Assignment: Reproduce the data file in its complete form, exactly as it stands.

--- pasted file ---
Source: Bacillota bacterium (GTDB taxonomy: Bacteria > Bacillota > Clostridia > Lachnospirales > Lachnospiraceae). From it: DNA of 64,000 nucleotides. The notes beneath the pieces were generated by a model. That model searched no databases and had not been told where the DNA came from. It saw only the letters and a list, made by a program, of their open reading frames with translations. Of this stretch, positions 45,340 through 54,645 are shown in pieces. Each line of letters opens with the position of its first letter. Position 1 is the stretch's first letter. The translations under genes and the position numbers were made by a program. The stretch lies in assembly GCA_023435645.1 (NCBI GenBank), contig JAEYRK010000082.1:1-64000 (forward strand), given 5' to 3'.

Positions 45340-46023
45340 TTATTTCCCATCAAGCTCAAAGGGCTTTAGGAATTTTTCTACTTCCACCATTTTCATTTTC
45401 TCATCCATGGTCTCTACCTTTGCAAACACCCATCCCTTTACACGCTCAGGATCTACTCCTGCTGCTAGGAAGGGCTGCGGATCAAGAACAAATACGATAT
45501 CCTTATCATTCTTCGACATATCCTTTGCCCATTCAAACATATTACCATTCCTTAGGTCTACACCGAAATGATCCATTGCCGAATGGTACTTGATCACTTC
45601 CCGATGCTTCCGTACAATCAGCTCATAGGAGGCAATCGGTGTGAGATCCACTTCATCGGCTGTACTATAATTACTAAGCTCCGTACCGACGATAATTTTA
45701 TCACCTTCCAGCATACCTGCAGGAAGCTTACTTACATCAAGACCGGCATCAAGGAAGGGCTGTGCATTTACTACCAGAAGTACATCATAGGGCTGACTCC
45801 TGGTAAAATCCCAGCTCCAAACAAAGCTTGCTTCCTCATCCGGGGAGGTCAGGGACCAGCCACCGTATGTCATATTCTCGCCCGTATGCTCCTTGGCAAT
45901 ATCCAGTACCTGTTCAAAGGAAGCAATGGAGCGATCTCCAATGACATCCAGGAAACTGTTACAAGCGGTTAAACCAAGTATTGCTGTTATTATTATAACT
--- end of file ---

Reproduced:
Source: Bacillota bacterium (GTDB taxonomy: Bacteria > Bacillota > Clostridia > Lachnospirales > Lachnospiraceae). From it: DNA of 64,000 nucleotides. The notes beneath the pieces were generated by a model. That model searched no databases and had not been told where the DNA came from. It saw only the letters and a list, made by a program, of their open reading frames with translations. Of this stretch, positions 45,340 through 54,645 are shown in pieces. Each line of letters opens with the position of its first letter. Position 1 is the stretch's first letter. The translations under genes and the position numbers were made by a program. The stretch lies in assembly GCA_023435645.1 (NCBI GenBank), contig JAEYRK010000082.1:1-64000 (forward strand), given 5' to 3'.

Positions 45340-46023
45340 TTATTTCCCATCAAGCTCAAAGGGCTTTAGGAATTTTTCTACTTCCACCATTTTCATTTTC
45401 TCATCCATGGTCTCTACCTTTGCAAACACCCATCCCTTTACACGCTCAGGATCTACTCCTGCTGCTAGGAAGGGCTGCGGATCAAGAACAAATACGATAT
45501 CCTTATCATTCTTCGACATATCCTTTGCCCATTCAAACATATTACCATTCCTTAGGTCTACACCGAAATGATCCATTGCCGAATGGTACTTGATCACTTC
45601 CCGATGCTTCCGTACAATCAGCTCATAGGAGGCAATCGGTGTGAGATCCACTTCATCGGCTGTACTATAATTACTAAGCTCCGTACCGACGATAATTTTA
45701 TCACCTTCCAGCATACCTGCAGGAAGCTTACTTACATCAAGACCGGCATCAAGGAAGGGCTGTGCATTTACTACCAGAAGTACATCATAGGGCTGACTCC
45801 TGGTAAAATCCCAGCTCCAAACAAAGCTTGCTTCCTCATCCGGGGAGGTCAGGGACCAGCCACCGTATGTCATATTCTCGCCCGTATGCTCCTTGGCAAT
45901 ATCCAGTACCTGTTCAAAGGAAGCAATGGAGCGATCTCCAATGACATCCAGGAAACTGTTACAAGCGGTTAAACCAAGTATTGCTGTTATTATTATAACT